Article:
News & Commentary

November 5, 2021

Tascha Shahriari-Parsa

Tascha Shahriari-Parsa is a student at Harvard Law School.

Yesterday, OSHA publicized a new rule—an emergency temporary standard (ETS)—that mandates workers at U.S. companies with 100 or more companies to either receive COVID-19 vaccinations or undergo weekly testing and wear a face covering at work. The rule takes effect today, and sets a deadline of December 5th—a month away—for employers to comply by the ETS. Under the ETS, employers must also provide paid time off for workers to receive vaccinations, as well as paid sick leave for employees to recover from side effects from vaccinations. Employers could be fined up to $13,653 for serious violations of the ETS, and up to $136,532 for violations that are deliberate. 22 States with their own worker safety agencies—like California with Cal/OSHA—will have an additional 30 days to either apply the ETS to their own State or come up with a standard that is at least as protective. Furthermore, although the ETS directly covers only private workers, states with safety standards that apply to public employees will also have to apply the standard to their local and state government employees.

Last Friday, the NLRB’s Division of Advice released seven advice memos. One of these advice memos ( asks the Board to limit its workplace civility doctrine only to cases of abusive conduct, rather than misconduct “that fails to rise to the level of abusive conduct,” after the Board implied in two decisions after General Motors that such non-abusive conduct could also be subject to the Write Line/General Motors standard. Another advice memo discussed when individual acts should be considered “inherently” concerted activity, suggesting that the case of an employee complaining about another employee’s failure to adequately quarantine after being exposed to COVID-19 should qualify (Drew’s Tire Pros), in line with current GC Jennifer Abruzzo’s August memo and former Acting GC Peter Ohr’s March 31 memo on expanding the Board’s understanding of what constitutes protected concerted activity. Other advice memos from last Friday concerned the Section 7 lawfulness of handbook provisions limiting employees’ abilities to discuss working conditions with fellow employees and clients (Kitsap Tenant Support Services); questions of when the Board can infer an employer’s intent to chill union activity in violation of Section 8(a)(1) of the NLRA during its partial closing of a subsidiary (Truck Tech Services); and when an employer violates Section 8(a)(5) by prematurely declares an impasse (Jonathan Club).

Seven months into one of the longest strikes of the 21st century, mine workers from rural Alabama took their strike to New York City to protest outside the offices of BlackRock. BlackRock is the largest stakeholder in Warrior Metal Coal, which owns the two Alabama mines whose workers have been on strike. The mines are the deepest in North America, at a depth of 2,000 feet. Cecil Roberts, the president of United Mine Workers of America (UMWA), and five other UMWA members were arrested at the protest yesterday.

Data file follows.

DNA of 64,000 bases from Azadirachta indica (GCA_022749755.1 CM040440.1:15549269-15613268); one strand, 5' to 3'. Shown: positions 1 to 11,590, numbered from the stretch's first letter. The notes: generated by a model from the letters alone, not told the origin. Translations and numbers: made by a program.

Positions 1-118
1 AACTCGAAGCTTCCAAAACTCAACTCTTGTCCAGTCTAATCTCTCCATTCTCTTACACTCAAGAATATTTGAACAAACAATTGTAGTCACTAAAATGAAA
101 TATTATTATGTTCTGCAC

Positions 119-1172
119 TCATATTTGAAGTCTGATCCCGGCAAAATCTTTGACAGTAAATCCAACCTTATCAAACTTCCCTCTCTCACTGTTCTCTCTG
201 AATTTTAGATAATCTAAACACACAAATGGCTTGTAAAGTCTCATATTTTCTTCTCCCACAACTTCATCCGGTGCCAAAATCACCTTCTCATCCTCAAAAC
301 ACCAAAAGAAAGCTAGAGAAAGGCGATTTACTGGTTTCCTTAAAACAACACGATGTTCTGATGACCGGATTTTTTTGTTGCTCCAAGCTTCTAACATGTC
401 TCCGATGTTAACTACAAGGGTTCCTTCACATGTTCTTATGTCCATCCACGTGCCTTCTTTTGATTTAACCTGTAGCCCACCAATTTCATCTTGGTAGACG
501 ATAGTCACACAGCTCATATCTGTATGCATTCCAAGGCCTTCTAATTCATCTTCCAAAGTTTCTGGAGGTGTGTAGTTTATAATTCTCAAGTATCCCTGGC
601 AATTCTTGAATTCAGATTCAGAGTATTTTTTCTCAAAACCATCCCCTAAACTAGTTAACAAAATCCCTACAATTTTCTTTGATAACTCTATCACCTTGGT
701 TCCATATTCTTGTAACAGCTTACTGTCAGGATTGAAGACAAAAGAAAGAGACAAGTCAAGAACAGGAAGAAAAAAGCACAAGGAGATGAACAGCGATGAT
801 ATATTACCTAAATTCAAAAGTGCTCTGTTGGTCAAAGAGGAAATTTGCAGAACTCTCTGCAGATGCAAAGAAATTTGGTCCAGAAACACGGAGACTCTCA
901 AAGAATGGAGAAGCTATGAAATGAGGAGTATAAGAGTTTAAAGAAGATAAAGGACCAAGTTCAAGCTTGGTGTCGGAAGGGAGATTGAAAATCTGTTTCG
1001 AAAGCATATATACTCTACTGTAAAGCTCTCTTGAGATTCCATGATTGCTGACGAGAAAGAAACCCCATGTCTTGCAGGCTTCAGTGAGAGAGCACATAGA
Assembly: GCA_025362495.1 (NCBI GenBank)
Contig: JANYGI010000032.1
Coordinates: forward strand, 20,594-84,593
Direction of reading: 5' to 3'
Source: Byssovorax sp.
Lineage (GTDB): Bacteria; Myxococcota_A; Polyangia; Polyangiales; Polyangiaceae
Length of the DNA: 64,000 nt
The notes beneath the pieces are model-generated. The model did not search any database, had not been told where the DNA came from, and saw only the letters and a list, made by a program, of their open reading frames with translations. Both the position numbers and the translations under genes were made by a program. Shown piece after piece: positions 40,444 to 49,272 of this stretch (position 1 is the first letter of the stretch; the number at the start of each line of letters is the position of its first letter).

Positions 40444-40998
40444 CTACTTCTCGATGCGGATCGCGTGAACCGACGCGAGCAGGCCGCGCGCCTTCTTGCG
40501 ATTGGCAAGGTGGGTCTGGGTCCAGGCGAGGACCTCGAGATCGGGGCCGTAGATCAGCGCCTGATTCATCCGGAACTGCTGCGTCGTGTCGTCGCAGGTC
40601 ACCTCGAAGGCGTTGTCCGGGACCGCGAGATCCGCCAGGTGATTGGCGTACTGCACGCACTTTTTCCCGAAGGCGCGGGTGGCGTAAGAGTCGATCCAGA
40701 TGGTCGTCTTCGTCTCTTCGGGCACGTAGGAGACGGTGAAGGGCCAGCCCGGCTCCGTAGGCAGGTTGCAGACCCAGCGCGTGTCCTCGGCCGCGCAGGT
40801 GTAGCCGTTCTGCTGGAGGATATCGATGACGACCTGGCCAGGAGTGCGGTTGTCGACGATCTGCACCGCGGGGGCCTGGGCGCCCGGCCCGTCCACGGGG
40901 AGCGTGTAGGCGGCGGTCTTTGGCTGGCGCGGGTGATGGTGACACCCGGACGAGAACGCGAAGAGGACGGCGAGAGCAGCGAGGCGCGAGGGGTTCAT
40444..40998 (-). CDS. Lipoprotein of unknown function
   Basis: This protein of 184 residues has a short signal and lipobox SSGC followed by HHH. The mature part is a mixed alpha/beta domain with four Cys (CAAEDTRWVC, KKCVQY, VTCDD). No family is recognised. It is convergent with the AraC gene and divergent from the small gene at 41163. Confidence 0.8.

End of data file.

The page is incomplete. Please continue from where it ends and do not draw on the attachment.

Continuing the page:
The UMWA mining workers are among over 22,000 U.S. workers currently on strike this Strikesgiving. Of these, 2,000 healthcare workers at Mercy Hospital reached a tentative agreement yesterday with Catholic Health after a five-week strike, including staffing ratios that Catholic Health must meet. Workers at the Kellogg’s factory in Landisville, PA are also now in the fourth week of their strike demanding an end to their two-tiered wage system which they argue has resulted in 96-hour work weeks. We can expect the strike wave to increase into this month as, for example, 24,000 health care workers at Kaiser Permanente have also recently authorized a strike.

Meanwhile, activists with the Sunrise Movement confronted Senator Joe Manchin yesterday on his way to the Capitol in his Maserati. On Tuesday, Manchin had stated that he supports proposals for expanding pre-kindergarten, additional investments in home health care, and prescription drug price negotiations in Biden’s Build Back Better budget reconciliation bill; however, he is opposed to many other proposals being included in the bill, including the paid family leave proposal which would guarantee qualifying Americans up to four weeks of paid leave. “I want to support paid leave. I want to do it in a bipartisan way,” Manchin said on Wednesday. “I’ve talked to Susan Collins, I’ve talked to colleagues on both sides. We both agree something can be done. Let’s do that in the proper — we’re trying to force it to reconciliation which has guardrails and rules and regulations. Let’s do it and do it right…” Neither Manchin nor Kyrsten Sinema have publicly expressed any opposition to the inclusion of parts of the PRO Act in the reconciliation bill.

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